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Original Investigation
September 6, 2016

Effect of Topical Intranasal Therapy on Epistaxis Frequency in Patients With Hereditary Hemorrhagic TelangiectasiaA Randomized Clinical Trial

Author Affiliations
  • 1Division of Cardiovascular Medicine and Pediatric Cardiology, Utah HHT Center of Excellence, University of Utah, Salt Lake City
  • 2George E. Wahlen Veterans Affairs Medical Center, Salt Lake City, Utah
  • 3Oregon Sinus Center, Department of Otolaryngology–Head and Neck Surgery, Oregon Health & Science University, Portland
  • 4Division of Interventional Radiology, Department of Radiology, UCLA HHT Center of Excellence, David Geffen School of Medicine at UCLA, Los Angeles, California
  • 5Division of Pulmonary and Critical Care, Washington University School of Medicine, St Louis, Missouri
  • 6Division of Pulmonary and Critical Care, Johns Hopkins University School of Medicine, Baltimore, Maryland
  • 7Department of Biostatistics and Epidemiology, Augusta University, Augusta, Georgia
  • 8Division of Pulmonary and Critical Care Medicine, Augusta University, Augusta, Georgia
  • 9O’Brien Pharmacy, Mission, Kansas
  • 10Cure HHT, Monkton, Maryland
  • 11Toronto HHT Program, Division of Respirology, Department of Medicine, St Michael’s Hospital, University of Toronto, Toronto, Ontario, Canada
  • 12Keenan Research Centre and Li Ka Shing Knowledge Institute, St Michael’s Hospital, Toronto, Ontario, Canada
  • 13Department of Physiology and Functional Genomics, University of Florida, Gainesville
  • 14Department of Ophthalmology, Children’s Mercy Hospital, Kansas City, Missouri
  • 15Division of Translational Medicine and Human Genetics, Perelman School of Medicine, University of Pennsylvania, Philadelphia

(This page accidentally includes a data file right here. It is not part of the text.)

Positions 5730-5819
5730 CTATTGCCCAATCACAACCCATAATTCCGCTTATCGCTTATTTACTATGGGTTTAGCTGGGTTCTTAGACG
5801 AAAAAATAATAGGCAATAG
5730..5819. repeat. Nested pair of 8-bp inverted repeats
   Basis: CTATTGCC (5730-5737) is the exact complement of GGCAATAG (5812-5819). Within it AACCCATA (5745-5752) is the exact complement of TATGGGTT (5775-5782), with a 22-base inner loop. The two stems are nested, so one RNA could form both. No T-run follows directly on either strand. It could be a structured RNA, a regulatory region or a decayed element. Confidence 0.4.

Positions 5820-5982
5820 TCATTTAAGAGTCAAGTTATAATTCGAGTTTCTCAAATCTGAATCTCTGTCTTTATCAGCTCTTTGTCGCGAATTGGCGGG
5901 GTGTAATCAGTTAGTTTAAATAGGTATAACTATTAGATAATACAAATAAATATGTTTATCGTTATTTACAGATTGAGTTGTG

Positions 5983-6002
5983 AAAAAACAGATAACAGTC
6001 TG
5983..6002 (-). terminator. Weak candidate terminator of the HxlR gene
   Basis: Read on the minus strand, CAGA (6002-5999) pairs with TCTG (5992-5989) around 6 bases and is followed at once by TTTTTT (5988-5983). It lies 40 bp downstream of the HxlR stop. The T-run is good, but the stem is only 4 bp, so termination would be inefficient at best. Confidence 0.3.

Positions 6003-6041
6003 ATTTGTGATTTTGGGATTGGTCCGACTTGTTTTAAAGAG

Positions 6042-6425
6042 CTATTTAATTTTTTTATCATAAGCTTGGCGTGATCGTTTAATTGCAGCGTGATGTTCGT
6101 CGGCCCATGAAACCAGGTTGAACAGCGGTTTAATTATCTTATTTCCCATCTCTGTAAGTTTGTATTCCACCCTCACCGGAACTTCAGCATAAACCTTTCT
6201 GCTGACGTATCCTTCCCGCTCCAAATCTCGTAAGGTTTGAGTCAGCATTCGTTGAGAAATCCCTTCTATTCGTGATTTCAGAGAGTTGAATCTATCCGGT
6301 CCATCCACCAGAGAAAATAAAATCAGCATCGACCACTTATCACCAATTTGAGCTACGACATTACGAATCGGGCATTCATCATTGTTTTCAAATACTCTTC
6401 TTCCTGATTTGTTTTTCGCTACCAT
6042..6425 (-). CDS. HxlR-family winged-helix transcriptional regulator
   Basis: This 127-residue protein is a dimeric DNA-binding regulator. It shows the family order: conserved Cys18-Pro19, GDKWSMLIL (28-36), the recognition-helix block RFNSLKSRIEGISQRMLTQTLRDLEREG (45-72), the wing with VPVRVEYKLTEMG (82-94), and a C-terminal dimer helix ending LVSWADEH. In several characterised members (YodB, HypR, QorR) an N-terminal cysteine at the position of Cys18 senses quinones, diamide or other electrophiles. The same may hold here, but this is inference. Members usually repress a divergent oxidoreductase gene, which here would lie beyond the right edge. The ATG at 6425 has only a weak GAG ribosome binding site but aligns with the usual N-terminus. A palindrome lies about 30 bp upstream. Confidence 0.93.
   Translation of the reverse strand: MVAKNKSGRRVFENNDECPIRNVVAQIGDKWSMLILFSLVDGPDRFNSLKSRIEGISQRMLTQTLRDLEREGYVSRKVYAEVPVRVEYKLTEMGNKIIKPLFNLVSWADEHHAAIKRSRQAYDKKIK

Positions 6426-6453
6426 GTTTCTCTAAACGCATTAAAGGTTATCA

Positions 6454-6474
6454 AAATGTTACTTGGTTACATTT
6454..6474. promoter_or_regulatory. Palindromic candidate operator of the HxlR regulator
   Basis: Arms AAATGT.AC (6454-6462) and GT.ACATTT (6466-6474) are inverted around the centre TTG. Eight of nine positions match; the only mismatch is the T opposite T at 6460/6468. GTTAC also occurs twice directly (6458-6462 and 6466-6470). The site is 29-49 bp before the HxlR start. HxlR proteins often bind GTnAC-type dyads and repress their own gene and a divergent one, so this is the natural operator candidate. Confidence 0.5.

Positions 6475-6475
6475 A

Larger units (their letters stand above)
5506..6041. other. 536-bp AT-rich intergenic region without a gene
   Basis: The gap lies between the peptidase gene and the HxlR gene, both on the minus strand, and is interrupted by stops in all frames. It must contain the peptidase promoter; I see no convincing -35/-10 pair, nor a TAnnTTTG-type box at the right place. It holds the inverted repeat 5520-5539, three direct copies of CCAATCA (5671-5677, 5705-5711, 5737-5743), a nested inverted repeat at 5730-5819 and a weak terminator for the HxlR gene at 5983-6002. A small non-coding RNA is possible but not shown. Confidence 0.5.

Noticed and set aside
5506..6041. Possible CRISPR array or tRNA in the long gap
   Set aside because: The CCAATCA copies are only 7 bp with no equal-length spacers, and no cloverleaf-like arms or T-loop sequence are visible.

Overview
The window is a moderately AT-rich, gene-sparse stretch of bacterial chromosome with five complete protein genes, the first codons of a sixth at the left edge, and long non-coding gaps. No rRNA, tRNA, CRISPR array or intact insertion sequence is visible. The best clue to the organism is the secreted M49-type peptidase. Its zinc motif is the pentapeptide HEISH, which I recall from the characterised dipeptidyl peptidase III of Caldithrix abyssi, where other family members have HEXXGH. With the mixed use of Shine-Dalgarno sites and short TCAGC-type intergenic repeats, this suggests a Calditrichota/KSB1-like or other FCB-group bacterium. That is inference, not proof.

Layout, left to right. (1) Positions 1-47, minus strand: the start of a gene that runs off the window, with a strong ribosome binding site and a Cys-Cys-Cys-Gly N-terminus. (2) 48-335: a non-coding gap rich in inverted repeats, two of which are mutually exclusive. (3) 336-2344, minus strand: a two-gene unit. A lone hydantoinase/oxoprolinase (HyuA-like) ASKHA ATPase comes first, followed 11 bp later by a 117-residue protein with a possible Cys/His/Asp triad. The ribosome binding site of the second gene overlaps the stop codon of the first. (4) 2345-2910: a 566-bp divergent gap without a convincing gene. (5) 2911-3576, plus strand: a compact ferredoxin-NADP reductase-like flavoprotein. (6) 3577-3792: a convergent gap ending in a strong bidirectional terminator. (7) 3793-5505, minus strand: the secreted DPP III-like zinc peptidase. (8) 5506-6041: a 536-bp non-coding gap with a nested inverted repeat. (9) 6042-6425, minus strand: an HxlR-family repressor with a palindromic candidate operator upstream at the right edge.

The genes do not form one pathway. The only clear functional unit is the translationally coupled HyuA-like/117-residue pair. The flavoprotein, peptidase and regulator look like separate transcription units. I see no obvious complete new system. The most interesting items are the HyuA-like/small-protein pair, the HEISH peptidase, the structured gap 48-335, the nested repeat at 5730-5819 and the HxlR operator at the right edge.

JAMA. 2016;316(9):943-951. doi:10.1001/jama.2016.11724

Importance  Epistaxis is a major factor negatively affecting quality of life in patients with hereditary hemorrhagic telangiectasia (HHT; also known as Osler-Weber-Rendu disease). Optimal treatment for HHT-related epistaxis is uncertain.

Objective  To determine whether topical therapy with any of 3 drugs with differing mechanisms of action is effective in reducing HHT-related epistaxis.

Design, Setting, and Participants  The North American Study of Epistaxis in HHT was a double-blind, placebo-controlled randomized clinical trial performed at 6 HHT centers of excellence. From August 2011 through March 2014, there were 121 adult patients who met the clinical criteria for HHT and had experienced HHT-related epistaxis with an Epistaxis Severity Score of at least 3.0. Follow-up was completed in September 2014.

Interventions  Patients received twice-daily nose sprays for 12 weeks with either bevacizumab 1% (4 mg/d), estriol 0.1% (0.4 mg/d), tranexamic acid 10% (40 mg/d), or placebo (0.9% saline).

Main Outcomes and Measures  The primary outcome was median weekly epistaxis frequency during weeks 5 through 12. Secondary outcomes included median duration of epistaxis during weeks 5 through 12, Epistaxis Severity Score, level of hemoglobin, level of ferritin, need for transfusion, emergency department visits, and treatment failure.

Results  Among the 121 patients who were randomized (mean age, 52.8 years [SD, 12.9 years]; 44% women with a median of 7.0 weekly episodes of epistaxis [interquartile range {IQR}, 3.0-14.0]), 106 patients completed the study duration for the primary outcome measure (43 were women [41%]). Drug therapy did not significantly reduce epistaxis frequency (P = .97). After 12 weeks of treatment, the median weekly number of bleeding episodes was 7.0 (IQR, 4.5-10.5) for patients in the bevacizumab group, 8.0 (IQR, 4.0-12.0) for the estriol group, 7.5 (IQR, 3.0-11.0) for the tranexamic acid group, and 8.0 (IQR, 3.0-14.0) for the placebo group. No drug treatment was significantly different from placebo for epistaxis duration. All groups had a significant improvement in Epistaxis Severity Score at weeks 12 and 24. There were no significant differences between groups for hemoglobin level, ferritin level, treatment failure, need for transfusion, or emergency department visits.

Conclusions and Relevance  Among patients with HHT, there were no significant between-group differences in the use of topical intranasal treatment with bevacizumab vs estriol vs tranexamic acid vs placebo and epistaxis frequency.

Trial Registration  clinicaltrials.gov Identifier: NCT01408030